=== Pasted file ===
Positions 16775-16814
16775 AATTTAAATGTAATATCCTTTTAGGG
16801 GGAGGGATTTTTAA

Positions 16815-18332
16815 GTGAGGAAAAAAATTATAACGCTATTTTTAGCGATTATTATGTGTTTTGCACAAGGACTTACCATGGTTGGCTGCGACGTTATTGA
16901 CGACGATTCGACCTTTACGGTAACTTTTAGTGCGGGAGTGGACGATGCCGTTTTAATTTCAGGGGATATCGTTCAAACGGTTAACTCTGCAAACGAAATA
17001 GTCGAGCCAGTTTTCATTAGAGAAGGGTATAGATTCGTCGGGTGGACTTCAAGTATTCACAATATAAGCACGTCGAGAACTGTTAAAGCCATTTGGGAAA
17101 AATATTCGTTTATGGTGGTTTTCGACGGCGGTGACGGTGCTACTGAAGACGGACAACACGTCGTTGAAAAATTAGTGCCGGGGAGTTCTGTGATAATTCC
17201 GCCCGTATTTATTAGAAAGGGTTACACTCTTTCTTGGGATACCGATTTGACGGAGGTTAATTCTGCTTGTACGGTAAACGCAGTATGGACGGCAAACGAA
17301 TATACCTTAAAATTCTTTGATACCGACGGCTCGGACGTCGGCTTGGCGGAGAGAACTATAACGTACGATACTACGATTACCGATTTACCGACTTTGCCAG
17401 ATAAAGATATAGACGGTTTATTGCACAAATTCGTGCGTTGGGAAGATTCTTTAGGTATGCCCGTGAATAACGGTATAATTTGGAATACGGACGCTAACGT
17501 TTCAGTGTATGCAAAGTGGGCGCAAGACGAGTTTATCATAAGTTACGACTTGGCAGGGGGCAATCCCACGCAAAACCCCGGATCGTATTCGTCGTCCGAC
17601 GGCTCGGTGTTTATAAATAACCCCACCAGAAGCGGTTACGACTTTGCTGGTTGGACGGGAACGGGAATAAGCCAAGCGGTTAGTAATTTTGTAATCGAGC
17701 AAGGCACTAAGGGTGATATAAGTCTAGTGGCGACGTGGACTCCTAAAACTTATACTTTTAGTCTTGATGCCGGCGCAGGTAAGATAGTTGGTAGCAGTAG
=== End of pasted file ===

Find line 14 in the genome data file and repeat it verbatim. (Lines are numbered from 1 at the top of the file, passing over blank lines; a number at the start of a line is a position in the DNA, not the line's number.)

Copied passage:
17701 AAGGCACTAAGGGTGATATAAGTCTAGTGGCGACGTGGACTCCTAAAACTTATACTTTTAGTCTTGATGCCGGCGCAGGTAAGATAGTTGGTAGCAGTAG